Five Things: Taking Stock of Ohio State Basketball's 5-2 Start Ahead of Tonight's B1G Season Opener

By Chris Lauderback on December 5, 2021 at 9:35 am
E.J. Liddell

Ohio State's 2021-22 basketball season has been quite a roller coaster on the way to a solid 5-2 start. 

The Buckeyes needed a buzzer-beater from Zed Key to down Akron in the season-opener and looked quite listless in a 10-point win over Niagara before finally trashing a lower-tier program in an 89-58 win over Bowling Green. The BG blowout had zero carryover however as Chris Holtmann's squad looked out of sync and frankly not very tough in a loss at Xavier. 

The way Ohio State fell to the Musketeers created some level of concern as the Buckeyes headed to Ft. Myers for dates with NCAA Tournament contenders Seton Hall and Florida but the Buckeyes handled the Pirates thanks to a last-second triple from Meechie Johnson before Florida's Tyree Appleby played Meechie's music, dishing OSU its own last-second loss. 

After three games in seven days, Ohio State headed back to Columbus and with six days to prepare for No. 1 Duke, Holtmann's squad racked up what could turn out to be its biggest win of the season thanks to a furious second-half comeback in Value City Arena on Tuesday night.  

In the midst of those first seven contests, Holtmann announced Justice Sueing would be out for an extended period, missed Cedric Russell for a spell due to a death in the family, lost Gene Brown for the last three games to concussion protocol, and of course, he continues to manage Kyle Young's leg issues.

After an eventful first month of the regular season, the Buckeyes start Big Ten play tonight in University Park against a Penn State team boasting a 4-3 record and slotted No. 86 in Ken Pom's rankings. 

Before Ohio State takes the court looking to notch a conference win, here are Five Things standing out through the squad's first seven games. 


E.J. Liddell's decision to return for one more year of seasoning was obviously huge for Holtmann and the Buckeyes especially as Duane Washington opted to try his hand in the NBA. Liddell's return was predicated on not just helping the Buckeyes but also in ensuring he'd have some opportunities to address NBA feedback. 

As such, he's been on the perimeter more, where he can polish ball-handling, increase range on his jumper and show an ability to defend players in space. 

He's done all of that and more through the first seven games, outpacing nearly every metric from last season. Liddell's averaging 21.3 points per game - nearly five more than last year - and his rebounds are up to 7.3 versus 6.7 even with more time on the wings. His assists are up to 2.7 per game (he had six alone versus Duke) as he finds himself with the ball in hands and in a face up position more often.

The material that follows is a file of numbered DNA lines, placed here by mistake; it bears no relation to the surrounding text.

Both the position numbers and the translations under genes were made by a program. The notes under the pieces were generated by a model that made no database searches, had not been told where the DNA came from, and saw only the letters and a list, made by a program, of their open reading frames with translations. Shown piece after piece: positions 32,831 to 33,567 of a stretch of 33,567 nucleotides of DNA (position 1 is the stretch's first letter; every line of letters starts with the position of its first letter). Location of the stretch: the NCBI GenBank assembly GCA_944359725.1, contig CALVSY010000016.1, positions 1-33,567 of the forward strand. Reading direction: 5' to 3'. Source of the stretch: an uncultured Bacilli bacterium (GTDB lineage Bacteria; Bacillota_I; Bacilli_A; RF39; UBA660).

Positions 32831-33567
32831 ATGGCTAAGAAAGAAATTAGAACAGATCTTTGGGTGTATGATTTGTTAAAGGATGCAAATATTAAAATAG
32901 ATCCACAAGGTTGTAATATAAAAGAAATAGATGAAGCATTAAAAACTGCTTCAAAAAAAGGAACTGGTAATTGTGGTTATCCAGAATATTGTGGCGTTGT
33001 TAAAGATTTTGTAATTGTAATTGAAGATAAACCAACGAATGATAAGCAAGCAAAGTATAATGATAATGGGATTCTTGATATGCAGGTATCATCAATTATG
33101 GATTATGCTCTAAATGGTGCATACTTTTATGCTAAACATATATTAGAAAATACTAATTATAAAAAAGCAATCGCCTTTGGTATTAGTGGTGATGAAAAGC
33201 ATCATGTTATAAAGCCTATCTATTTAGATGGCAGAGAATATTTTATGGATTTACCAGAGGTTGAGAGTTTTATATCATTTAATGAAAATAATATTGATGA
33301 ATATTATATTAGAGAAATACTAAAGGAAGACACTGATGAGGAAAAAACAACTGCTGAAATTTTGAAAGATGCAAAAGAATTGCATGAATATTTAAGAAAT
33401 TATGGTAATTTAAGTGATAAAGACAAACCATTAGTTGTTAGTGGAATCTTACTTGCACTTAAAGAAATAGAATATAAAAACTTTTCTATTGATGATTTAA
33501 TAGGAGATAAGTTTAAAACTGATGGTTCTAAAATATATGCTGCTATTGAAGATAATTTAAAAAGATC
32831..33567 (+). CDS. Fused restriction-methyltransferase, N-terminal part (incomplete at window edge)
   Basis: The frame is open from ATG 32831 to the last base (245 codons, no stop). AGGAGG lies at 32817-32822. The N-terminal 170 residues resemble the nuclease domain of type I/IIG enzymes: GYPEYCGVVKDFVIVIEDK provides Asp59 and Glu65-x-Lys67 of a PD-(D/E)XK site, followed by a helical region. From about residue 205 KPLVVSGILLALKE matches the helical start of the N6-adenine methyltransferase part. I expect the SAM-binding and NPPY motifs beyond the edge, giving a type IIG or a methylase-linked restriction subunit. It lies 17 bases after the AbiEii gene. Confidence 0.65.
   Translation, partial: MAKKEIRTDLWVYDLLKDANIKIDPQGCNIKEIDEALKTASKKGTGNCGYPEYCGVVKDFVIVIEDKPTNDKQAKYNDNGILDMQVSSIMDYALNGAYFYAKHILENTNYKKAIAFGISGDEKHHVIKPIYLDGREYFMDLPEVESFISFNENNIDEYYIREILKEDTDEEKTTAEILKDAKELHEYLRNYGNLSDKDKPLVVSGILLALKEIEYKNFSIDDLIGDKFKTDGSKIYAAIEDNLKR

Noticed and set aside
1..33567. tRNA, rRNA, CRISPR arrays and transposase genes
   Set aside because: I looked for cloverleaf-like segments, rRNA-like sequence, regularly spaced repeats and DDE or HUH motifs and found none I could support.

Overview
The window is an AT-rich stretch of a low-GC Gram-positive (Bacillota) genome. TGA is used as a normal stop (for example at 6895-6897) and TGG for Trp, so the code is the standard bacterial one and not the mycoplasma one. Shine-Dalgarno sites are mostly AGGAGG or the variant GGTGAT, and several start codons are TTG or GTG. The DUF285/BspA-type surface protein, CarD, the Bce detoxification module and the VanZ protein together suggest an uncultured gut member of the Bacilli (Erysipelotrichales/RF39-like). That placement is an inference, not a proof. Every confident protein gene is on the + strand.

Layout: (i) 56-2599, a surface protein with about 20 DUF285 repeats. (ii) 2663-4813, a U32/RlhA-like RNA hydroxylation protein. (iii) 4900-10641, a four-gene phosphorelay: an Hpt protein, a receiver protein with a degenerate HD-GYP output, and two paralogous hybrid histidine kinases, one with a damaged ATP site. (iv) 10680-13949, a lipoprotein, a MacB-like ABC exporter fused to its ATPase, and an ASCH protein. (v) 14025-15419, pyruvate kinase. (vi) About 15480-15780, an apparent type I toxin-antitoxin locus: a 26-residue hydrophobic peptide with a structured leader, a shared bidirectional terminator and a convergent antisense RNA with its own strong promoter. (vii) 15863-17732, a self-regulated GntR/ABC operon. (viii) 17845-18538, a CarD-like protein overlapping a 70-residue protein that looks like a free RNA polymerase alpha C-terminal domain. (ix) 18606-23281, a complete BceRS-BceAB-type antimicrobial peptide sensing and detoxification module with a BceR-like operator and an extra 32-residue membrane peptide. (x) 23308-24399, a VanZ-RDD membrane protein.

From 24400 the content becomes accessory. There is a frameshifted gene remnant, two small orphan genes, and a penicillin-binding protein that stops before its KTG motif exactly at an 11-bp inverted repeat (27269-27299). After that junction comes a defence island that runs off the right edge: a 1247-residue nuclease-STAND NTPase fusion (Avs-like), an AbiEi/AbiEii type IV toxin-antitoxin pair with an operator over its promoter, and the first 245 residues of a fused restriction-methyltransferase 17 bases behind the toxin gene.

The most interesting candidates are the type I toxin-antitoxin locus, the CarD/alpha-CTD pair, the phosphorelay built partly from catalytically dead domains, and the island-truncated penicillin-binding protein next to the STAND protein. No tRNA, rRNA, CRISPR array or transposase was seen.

Though I would imagine the average length of his field goal attempts is equal to or longer than last year, he's shooting 55.3% from the floor compared to 47.4% a season ago and though it's a small sample size, he's shooting 40% from beyond the arc after hitting 33.8% last year.

Maybe the most surprising metric comes as he's blocking 3.7 shots per game, up from 1.1. Coming help-side to wash away shots has been a real strength in the early going. 

Over the last three games, against legit foes in Duke, Florida and Seton Hall, Liddell's been just as good as versus the lesser opponents, averaging 21.7 points, 8.3 boards and 3.7 blocks in 32.7 minutes per game. 

With all those bright spots, decision-making and ball-handling are still the key focus areas. You knew turnovers would be up as his usage increased but I'm guessing Holtmann wants him realistically closer to 2.0-2.2 instead of his current 2.9 per night. 

Overall, Liddell is off to a hot start and against the best Big Ten teams, Holtmann will need him to play the Evan Turner role and log at least 32 minutes per contest so staying out of foul trouble and in condition are must-dos. 


An unexpected bright spot in the win over Duke arrived as grad transfer Cedric Russell came out of nowhere to play 15 minutes, giving the Buckeyes 12 points and three rebounds in a clutch performance. 

Russell looked calm in such a big spot, as evidenced by his 3-for-3 shooting from deep and 3-of-4 from the line, despite barely playing across the first six games. 

Of course, Russell missed some time with the team after a death in the family but even with that aside, he did not look comfortable on the court up until Tuesday. 

Across his first four games, he played a combined 23 minutes, hitting just 1-of-4 shots with one rebound. 

Only time will tell if his huge effort versus the Blue Devils can act as a springboard but here's to hoping it does. Not only does Holtmann need another steady hand in the backcourt and a reliable outside shooter, increased effectiveness from Russell would buy Holtmann time in bringing along Malaki Branham and Meechie Johnson.  

Those two have had some moments, so maybe it's just me, but I've not been wowed with their progress to this point. Speaking of..